WASHINGTON — While giving some of their regulars a chance to rest during Sunday’s doubleheader at Nationals Park, the Braves enjoyed the thrill of seeing Forrest Wall hit his first career home run.
Wall’s two-run homer in the sixth backed Spencer Strider and helped the Braves split the twin bill with an 8-5 win over the Nationals in the nightcap. The victory secured Atlanta’s second consecutive 100-win season for the first time since 2002-03.
“It’s unbelievable,” Braves manager Brian Snitker said. “It’s hard to do. That’s quite an accomplishment any time you can win 100 games.”
- Games remaining (6): vs. CHC (3), vs. WSH (3)
- Standings update: The Braves (100-55) have clinched a first-round bye and home-field advantage in the National League Division Series. They are the top NL division leader, meaning they would face the winner of the No. 4 vs. No. 5 Wild Card in a five-game NL Division Series starting on Oct. 7.
- Home-field advantage: The Braves have a three-game lead over the Orioles for MLB’s best record and home-field advantage through the World Series. They have a 3 1/2-game lead over the Dodgers in the battle for the NL’s best record and home-field advantage through the NL Championship Series.
Austin Riley and Marcell Ozuna rested as the Braves tested Kyle Wright out of the bullpen in Game 1. With both Ronald Acuña Jr. and Eddie Rosario resting during the nightcap, Wall was put in the starting lineup for the first time in his young big league career. The 27-year-old outfielder toiled at the Minor League level for nine years before getting his first call to the Majors this summer.
Wall is known for his incredible speed and basestealing abilities. He will likely only be used as a pinch-runner when the postseason begins. But he showed a little power potential when he turned on a Jose Ferrer fastball and drilled it 366 feet down the right-field line. The fleet-footed rookie is 3-for-8 with a homer and two doubles as a big leaguer.
“Oh, it’s everything,” Wall said. “You know, it’s been a long time. I’m so grateful today that the organization trusted me and gave me the opportunity to start.”
Here are some things to watch for during the six-game homestand that concludes the regular-season schedule.
Smoltz’s record and 20 wins: Strider entered Sunday needing just seven strikeouts to break John Smoltz’s modern era franchise record for strikeouts in a season. But this wasn’t one of the better outings for the right-hander, who allowed four runs while notching four strikeouts over 5 2/3 innings.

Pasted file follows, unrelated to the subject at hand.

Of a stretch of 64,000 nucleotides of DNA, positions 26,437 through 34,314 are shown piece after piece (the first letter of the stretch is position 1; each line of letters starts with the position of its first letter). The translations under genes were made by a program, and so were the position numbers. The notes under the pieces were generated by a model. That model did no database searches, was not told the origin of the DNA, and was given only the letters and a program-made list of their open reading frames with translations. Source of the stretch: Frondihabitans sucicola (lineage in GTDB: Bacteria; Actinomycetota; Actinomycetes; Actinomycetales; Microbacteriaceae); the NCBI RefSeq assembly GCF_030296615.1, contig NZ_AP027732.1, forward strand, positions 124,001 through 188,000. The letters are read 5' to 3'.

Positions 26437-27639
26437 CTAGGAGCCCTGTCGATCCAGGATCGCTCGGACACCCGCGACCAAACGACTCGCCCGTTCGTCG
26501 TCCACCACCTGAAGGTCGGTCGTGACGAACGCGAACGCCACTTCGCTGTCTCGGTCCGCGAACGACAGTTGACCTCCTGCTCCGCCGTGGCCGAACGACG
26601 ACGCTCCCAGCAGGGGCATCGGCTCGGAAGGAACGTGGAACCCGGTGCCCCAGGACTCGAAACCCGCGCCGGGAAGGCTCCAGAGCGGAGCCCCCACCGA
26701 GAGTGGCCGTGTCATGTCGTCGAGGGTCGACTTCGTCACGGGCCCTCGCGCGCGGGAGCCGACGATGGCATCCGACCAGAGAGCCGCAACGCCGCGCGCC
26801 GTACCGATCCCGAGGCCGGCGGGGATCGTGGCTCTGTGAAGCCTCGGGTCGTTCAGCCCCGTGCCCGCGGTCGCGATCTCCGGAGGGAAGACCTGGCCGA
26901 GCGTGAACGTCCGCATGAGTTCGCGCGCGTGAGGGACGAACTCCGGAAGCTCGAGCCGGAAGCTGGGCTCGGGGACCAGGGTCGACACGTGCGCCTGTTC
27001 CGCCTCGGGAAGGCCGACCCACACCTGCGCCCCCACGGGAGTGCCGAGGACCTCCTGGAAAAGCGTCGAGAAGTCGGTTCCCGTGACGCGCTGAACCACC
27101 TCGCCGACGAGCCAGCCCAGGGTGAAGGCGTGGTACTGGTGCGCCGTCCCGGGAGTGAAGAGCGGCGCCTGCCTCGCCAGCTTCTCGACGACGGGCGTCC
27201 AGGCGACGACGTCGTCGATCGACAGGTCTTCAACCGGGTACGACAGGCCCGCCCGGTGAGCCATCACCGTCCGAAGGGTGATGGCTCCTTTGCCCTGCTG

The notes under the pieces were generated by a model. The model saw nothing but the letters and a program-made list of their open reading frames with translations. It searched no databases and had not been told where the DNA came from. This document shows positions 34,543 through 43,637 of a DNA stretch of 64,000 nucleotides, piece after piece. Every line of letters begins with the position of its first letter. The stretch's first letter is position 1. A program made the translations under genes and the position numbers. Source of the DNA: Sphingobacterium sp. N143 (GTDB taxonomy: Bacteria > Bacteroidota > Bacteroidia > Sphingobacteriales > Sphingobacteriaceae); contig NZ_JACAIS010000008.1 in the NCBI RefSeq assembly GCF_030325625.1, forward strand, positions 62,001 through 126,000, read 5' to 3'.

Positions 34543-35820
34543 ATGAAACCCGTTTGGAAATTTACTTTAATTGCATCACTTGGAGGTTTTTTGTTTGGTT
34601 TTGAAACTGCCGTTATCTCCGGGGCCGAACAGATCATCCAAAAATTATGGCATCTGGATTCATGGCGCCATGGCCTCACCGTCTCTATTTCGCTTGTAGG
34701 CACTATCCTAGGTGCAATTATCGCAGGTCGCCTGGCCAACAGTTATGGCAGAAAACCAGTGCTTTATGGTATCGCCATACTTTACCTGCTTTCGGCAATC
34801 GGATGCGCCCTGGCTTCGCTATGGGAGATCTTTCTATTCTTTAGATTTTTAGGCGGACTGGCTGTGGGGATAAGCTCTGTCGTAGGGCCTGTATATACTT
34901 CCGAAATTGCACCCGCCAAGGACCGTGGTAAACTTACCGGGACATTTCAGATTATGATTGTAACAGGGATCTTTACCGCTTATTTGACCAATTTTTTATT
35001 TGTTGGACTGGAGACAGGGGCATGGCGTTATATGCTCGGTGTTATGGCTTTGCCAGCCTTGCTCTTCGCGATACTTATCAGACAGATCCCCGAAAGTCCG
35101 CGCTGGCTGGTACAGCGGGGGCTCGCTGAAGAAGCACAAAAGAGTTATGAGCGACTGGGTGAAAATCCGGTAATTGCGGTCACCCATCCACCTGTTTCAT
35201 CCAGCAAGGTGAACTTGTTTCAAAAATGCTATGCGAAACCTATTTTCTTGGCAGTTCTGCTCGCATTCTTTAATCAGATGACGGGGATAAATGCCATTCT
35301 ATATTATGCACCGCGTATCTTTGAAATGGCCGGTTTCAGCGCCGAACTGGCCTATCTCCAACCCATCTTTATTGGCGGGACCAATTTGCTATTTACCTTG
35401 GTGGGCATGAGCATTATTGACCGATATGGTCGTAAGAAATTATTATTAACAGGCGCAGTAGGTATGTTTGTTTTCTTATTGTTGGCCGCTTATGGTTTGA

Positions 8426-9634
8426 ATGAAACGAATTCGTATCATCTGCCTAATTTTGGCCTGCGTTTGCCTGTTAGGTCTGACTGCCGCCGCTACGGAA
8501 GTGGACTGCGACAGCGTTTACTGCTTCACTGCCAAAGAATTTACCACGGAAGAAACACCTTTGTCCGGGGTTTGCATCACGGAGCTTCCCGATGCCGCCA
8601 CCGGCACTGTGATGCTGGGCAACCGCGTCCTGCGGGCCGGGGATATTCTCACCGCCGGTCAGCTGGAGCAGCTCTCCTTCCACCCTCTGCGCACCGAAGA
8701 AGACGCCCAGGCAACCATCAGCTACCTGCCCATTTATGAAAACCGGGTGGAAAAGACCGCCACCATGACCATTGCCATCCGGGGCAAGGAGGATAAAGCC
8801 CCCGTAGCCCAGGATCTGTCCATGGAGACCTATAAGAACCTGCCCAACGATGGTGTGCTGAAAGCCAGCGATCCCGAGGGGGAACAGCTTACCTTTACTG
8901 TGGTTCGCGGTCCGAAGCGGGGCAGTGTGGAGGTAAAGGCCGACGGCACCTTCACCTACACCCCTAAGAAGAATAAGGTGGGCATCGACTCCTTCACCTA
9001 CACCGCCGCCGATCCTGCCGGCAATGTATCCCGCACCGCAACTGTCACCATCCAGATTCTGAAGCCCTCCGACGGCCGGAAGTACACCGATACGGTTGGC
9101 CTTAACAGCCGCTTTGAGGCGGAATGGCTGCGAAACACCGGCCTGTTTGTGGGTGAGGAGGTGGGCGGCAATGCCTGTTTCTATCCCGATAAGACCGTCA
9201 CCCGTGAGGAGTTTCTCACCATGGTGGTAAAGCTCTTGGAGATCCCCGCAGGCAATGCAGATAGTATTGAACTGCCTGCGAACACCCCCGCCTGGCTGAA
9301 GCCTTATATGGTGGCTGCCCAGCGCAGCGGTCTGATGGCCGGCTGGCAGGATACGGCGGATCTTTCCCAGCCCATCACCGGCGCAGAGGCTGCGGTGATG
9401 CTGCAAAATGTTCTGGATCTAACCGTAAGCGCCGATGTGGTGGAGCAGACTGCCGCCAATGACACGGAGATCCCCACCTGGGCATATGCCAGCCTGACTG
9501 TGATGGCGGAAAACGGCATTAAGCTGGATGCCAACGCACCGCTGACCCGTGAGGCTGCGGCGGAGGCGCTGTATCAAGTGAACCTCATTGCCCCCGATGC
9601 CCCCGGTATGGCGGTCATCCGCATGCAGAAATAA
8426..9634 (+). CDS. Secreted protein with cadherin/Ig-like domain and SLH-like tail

“There’s no excuse to not execute the way I did tonight,” a visibly frustrated Strider said.
Strider leads the Majors with 274 strikeouts and 19 wins. He has one more start to break the record Smoltz set with 276 strikeouts in 1996. This final outing will also give him a chance to join Wright (2022), Russ Ortiz (2003) and Tom Glavine (2000) as the only Braves pitchers to notch a 20-win season in the 2000s.
But Strider’s focus is on ending the regular season with a satisfying outing. He allowed five straight two-out hits in a three-run third Sunday and then retired eight straight before allowing Luis García’s opposite-field homer in the sixth.
“Teams in the playoffs are gonna have similar approaches, I imagine,” Strider said. “Hopefully, we can make some adjustments and figure out how to be more effective. I think all the pieces were there to be successful tonight. I just didn’t do my job.”
308 homers: Sean Murphy highlighted the first game with a broken-bat, 398-foot homer. Wall’s homer was the 299th hit by the Braves. This leaves the team nine home runs shy of breaking the MLB record the Twins set when they hit 307 homers in 2019.
136 RBIs: Matt Olson came within an eyelash of increasing his MLB-leading home run total to 54 in the fourth inning. But a crew chief review confirmed his long drive hit off the top of the right-center-field wall and caromed back onto the field for a double that increased his MLB-leading RBI total to 133.
Olson broke the Atlanta record Gary Sheffield set when he drove in 132 runs for the 2003 Braves. He needs three more RBIs to break the modern era franchise record Eddie Mathews set with 135 in 1953.